Cancer is a disease, not a battle
Emeritus professor Alan Bleakley and cancer patient Jacinta Elliott on the use of military metaphors, and Adrienne Betteley of Macmillan Cancer Support on end-of-life care
It is heartening to see a front-page article on the burden that the use of cancer war metaphors may place on patients (Cancer war metaphors may harm recovery, 10 August), but we should also note that such metaphors continue to place a burden on doctors and nurses, framing contemporary healthcare – dominated by medicine – as heroic, rather than pacific.
Further, it is simply wrong for the researchers that you quote to say of the relationship between martial metaphors and their impact on patients that “nobody has actually studied it”. Particularly since Sam Vaisrub’s 1977 book Medicine’s Metaphors and Susan Sontag’s 1978 polemic Illness as Metaphor, studies have isolated differing effects of a wide-ranging typology of violence metaphors on patients by age, sex and demographics. Professor Elena Semino and colleagues at the University of Lancaster have been at the forefront of such research in the UK for many years. Global research in the field is summarised in my 2017 book Thinking With Metaphors in Medicine.
To understand why war metaphors have such traction in medicine, we have to take a historical view. In 1627 the poet John Donne described how he thought he was dying from a fever that “blows up the heart”, that is a “cannon shot”. In the mid-17th century, the most famous physician in England, Thomas Sydenham, said that “disease has to be fought against, and the battle is not a battle for the sluggard”. Two centuries later, Louis Pasteur described illness as invading armies laying siege to the body that becomes a battlefield.
The phrase “war against cancer” was first used in the British Medical Journal in 1904. In 1971, Richard Nixon famously declared a “war on cancer”. No wonder that today’s patients are so readily stigmatised in the wake of centuries of martial insults. Isn’t a “hospital” supposed to be a place for “hospitality”?
Emeritus professor of medical education and medical humanities, Plymouth University
• Cancers are as variable as the people who develop them, so I heartily endorse comments made by Martin Ledwick, Cancer Research UK’s head information nurse, about everybody needing to find their own way of talking about it.
Battling metaphors hold an implicit suggestion that patients who succumb quickly have in some way failed to fight hard enough or have somehow “given in”, and that patients like myself who survive beyond their expected prognosis are in some way “tougher”.
Your report on recent research indicates that people can be put off seeking early treatment if the type of metaphors being used make it all sound too difficult and daunting.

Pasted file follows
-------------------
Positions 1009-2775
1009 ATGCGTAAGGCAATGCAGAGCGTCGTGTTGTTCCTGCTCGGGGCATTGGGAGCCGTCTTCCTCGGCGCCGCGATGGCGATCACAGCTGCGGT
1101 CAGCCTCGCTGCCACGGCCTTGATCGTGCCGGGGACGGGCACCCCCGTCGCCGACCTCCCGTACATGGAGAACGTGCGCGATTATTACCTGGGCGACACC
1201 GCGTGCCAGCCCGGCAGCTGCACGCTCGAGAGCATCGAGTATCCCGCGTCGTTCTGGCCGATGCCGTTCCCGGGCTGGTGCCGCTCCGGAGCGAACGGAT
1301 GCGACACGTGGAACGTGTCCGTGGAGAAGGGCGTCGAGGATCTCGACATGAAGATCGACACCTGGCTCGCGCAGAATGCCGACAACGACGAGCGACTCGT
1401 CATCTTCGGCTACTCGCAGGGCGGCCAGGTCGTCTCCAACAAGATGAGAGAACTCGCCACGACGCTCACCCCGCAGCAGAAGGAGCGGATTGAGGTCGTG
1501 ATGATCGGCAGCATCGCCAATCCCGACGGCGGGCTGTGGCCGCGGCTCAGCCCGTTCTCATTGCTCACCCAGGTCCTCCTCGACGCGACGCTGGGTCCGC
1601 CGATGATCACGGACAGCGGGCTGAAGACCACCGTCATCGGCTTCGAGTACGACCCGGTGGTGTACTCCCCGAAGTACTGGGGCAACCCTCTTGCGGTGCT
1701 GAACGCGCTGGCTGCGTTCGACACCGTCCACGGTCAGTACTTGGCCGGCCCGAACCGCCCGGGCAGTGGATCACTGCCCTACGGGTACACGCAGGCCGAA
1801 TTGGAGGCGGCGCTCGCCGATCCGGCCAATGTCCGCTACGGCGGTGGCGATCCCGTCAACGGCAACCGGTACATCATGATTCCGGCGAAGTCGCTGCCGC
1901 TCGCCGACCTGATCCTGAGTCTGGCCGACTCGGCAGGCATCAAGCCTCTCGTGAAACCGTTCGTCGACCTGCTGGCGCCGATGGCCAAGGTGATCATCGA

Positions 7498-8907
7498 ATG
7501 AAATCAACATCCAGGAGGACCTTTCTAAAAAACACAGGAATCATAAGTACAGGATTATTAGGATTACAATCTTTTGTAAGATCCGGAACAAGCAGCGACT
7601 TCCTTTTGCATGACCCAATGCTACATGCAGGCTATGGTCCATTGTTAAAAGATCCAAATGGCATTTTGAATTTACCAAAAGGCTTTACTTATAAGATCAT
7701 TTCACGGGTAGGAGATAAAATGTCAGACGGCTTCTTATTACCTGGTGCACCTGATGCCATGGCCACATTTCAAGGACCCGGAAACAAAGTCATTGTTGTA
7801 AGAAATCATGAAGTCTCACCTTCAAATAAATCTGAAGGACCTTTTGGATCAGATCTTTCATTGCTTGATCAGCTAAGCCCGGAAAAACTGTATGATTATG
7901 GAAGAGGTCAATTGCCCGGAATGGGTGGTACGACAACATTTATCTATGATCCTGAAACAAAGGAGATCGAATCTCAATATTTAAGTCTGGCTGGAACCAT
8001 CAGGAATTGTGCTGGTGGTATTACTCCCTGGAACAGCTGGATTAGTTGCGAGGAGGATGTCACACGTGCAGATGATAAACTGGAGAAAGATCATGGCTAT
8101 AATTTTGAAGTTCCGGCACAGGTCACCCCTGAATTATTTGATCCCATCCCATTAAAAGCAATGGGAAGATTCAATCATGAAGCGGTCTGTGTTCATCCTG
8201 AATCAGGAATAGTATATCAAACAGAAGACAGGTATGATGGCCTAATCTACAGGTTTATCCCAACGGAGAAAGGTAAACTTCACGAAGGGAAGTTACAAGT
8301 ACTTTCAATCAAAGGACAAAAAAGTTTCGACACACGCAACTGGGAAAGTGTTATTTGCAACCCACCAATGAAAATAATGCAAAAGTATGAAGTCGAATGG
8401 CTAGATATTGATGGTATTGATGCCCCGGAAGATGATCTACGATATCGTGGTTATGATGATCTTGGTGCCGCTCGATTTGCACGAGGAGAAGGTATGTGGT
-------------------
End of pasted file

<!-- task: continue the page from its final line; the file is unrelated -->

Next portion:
This is very worrying as all the research shows that the earlier symptoms are detected, the better the chance of successful treatments and quality of life post-diagnosis.
There have been major advances in cancer treatments over the last few years. Instead of using off-putting language that deters people from getting symptoms investigated, we should broadcast news of steady progress in quicker identification and consequent longer life expectancy. So no “cure” as yet, but better options for living with cancer for as long as medically sustainable.
• The ONS mortality report shows that dementia continues to be the leading single cause of death (Dementia is ‘biggest killer in England and Wales’, 7 August). But, if all cancers were grouped together then the disease would top the table.
Unfortunately, despite cancer accounting for over 145,000 deaths in 2018 (27% of the total), we know that thousands with the disease do not spend their final days as they would wish. Some are in hospital when they would rather be at home; others face insufficient pain relief, or are unaware of the choices available to them at the end of their lives.
This autumn, as NHS bodies draw up their plans for the next five years, it is critical that they set out how people at the end of life can get the truly personalised care they need.
Our hard-working NHS professionals do everything in their power to provide care and comfort at this crucial time, but there simply aren’t the numbers of staff with the right skills to have the important and compassionate conversations needed. It is vital that staff are provided with support and training so that they can prompt open discussions as early as possible and ensure people’s wishes are taken into account.
The only certainty in life is death, and we need to make sure that everyone has choice and dignity when it comes.
End-of-life care specialist adviser, Macmillan Cancer Support
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